Lesson 1: The 1992 precedent will
be very difficult to ignore.
If our provincialized national
referendum process is so complicated, requiring the winning of what Jeffrey
Simpson has called ten poker hands in a row, why won't future governments just
ignore it and pursue ratification of constitutional amendments through
legislative action alone?
In practice, this would be very
difficult to do. There is little doubt that the public will see October 26 as a
binding precedent, and it would be all but impossible politically for
provincial governments to rescind the referendum legislation now in place.
Certainly it is unlikely that the Rest of Canada, having seen how effective a
referendum can be against Quebec, will ever let Quebec threaten to use a
referendum unilaterally, unopposed by a popular vote elsewhere. The use of
referendums outside Quebec becomes a way of underscoring provincial equality
and protecting symmetry within the federal system. Referendums will also be
supported by groups who might feel excluded from intergovernmental and/or
legislative politics, or who might lose in those forums and will then appeal to
the public as a court of last resort.
Lesson 2: Referendums cannot be
used to pick and choose.
In the public debate over the
Charlottetown Accord there was considerable frustration that voters were unable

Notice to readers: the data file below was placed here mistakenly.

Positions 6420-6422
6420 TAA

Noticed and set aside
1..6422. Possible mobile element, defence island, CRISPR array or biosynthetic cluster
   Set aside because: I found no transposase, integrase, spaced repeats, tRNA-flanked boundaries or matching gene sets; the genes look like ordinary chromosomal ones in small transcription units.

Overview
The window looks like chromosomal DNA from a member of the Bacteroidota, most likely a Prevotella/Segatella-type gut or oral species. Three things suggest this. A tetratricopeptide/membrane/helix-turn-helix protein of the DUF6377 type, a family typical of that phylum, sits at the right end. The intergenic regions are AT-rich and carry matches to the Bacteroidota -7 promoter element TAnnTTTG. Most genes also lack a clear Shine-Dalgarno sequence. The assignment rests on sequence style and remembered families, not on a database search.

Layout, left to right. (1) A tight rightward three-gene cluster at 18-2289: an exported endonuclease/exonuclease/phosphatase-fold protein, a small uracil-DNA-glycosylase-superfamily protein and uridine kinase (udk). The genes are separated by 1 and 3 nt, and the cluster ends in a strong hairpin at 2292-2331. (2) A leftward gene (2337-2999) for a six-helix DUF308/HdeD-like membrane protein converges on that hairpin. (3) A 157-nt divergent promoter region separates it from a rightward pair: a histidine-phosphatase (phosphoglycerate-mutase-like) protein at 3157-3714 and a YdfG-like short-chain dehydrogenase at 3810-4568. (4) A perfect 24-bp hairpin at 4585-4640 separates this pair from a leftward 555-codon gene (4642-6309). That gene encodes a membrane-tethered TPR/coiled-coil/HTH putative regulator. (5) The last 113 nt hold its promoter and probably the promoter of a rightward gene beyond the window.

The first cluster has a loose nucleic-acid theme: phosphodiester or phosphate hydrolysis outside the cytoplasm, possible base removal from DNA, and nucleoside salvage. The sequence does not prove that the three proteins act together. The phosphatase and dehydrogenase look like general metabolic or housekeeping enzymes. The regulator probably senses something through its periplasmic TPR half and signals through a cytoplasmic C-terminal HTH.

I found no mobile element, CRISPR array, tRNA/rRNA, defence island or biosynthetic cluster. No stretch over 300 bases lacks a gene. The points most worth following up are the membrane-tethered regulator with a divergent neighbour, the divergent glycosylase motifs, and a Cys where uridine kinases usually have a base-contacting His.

to pick and choose among the constitutional offerings. The basic governmental
strategy -- to produce an inclusive document, replete with bells and whistles,
that would have something in it for almost everyone -- met with considerable
public opposition. However, it is not clear that this concern can be addressed
in the future.
Although it would have been
possible to trim down the Accord by cutting out non-constitutional elements,
the basic problem is that the Accord was a balanced package. If voters had been
able to pick and choose, the results could have been chaotic. For example, we
could have had Senate reform approved in the West and rejected in Quebec, with
the distinct society and 25% seat guarantee for Quebec winning in Quebec and
going down to defeat in the West. We would then have been left with a dog's
breakfast, a constitutional mishmash acceptable to no one.
The only way in which elements of a
future accord could be uncoupled would be to adopt a sequential strategy, to go
to the Canadian people first with one element of the deal, then come back again
with the second element, and then the third, and so on. However, this strategy
holds out no greater hope than a one-time vote on the separate elements. Region
A would not accept element X until it could be assured that Region B would
accept element Y, and so forth. Thus it will be all but impossible to uncouple
constitutional elements that form a package of balanced tradeoffs; a referendum
on Senate reform or the recognition of Quebec as a distinct society alone would
Lesson 3: Either partisanship or
nonpartisanship is the kiss of death.
It would be extremely difficult to
win a national referendum unless the major national parties all supported the
package, as they did in 1992. Given the regionalized nature of partisan support
and the provincialized amending formula, partisan discord would be the kiss of